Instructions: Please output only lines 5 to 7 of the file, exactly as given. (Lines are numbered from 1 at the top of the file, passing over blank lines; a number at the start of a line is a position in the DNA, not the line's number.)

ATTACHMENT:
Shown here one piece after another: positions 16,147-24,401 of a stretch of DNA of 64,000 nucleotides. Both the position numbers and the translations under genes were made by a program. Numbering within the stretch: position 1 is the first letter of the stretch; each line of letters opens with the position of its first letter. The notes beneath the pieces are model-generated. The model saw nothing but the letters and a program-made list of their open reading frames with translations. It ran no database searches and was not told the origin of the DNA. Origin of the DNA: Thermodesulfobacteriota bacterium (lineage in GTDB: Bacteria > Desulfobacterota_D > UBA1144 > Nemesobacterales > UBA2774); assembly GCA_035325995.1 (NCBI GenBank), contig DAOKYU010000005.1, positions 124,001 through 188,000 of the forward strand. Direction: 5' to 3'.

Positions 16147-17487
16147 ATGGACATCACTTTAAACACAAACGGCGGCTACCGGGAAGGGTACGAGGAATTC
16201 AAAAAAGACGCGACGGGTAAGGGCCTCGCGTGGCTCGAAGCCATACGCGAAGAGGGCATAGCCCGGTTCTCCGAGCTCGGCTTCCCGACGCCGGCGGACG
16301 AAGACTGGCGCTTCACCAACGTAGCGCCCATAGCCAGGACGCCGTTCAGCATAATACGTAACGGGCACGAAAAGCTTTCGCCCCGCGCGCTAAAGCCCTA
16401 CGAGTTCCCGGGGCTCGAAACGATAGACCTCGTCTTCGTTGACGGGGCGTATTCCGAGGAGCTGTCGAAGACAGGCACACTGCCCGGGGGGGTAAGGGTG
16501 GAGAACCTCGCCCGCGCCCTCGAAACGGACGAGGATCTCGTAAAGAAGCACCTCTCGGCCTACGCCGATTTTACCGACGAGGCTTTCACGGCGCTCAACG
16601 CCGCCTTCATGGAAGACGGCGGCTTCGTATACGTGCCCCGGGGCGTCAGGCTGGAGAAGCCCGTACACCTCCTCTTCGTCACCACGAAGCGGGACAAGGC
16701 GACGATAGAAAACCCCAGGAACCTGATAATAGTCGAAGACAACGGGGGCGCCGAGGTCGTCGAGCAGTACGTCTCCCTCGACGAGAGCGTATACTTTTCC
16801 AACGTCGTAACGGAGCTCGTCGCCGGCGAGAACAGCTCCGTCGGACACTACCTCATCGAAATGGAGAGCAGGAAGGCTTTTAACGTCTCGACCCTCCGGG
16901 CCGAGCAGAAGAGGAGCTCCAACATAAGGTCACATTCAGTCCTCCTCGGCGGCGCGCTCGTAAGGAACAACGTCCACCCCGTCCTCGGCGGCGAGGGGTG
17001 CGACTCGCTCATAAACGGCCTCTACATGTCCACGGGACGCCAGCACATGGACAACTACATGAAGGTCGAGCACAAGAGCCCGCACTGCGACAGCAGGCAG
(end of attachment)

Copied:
16301 AAGACTGGCGCTTCACCAACGTAGCGCCCATAGCCAGGACGCCGTTCAGCATAATACGTAACGGGCACGAAAAGCTTTCGCCCCGCGCGCTAAAGCCCTA
16401 CGAGTTCCCGGGGCTCGAAACGATAGACCTCGTCTTCGTTGACGGGGCGTATTCCGAGGAGCTGTCGAAGACAGGCACACTGCCCGGGGGGGTAAGGGTG
16501 GAGAACCTCGCCCGCGCCCTCGAAACGGACGAGGATCTCGTAAAGAAGCACCTCTCGGCCTACGCCGATTTTACCGACGAGGCTTTCACGGCGCTCAACG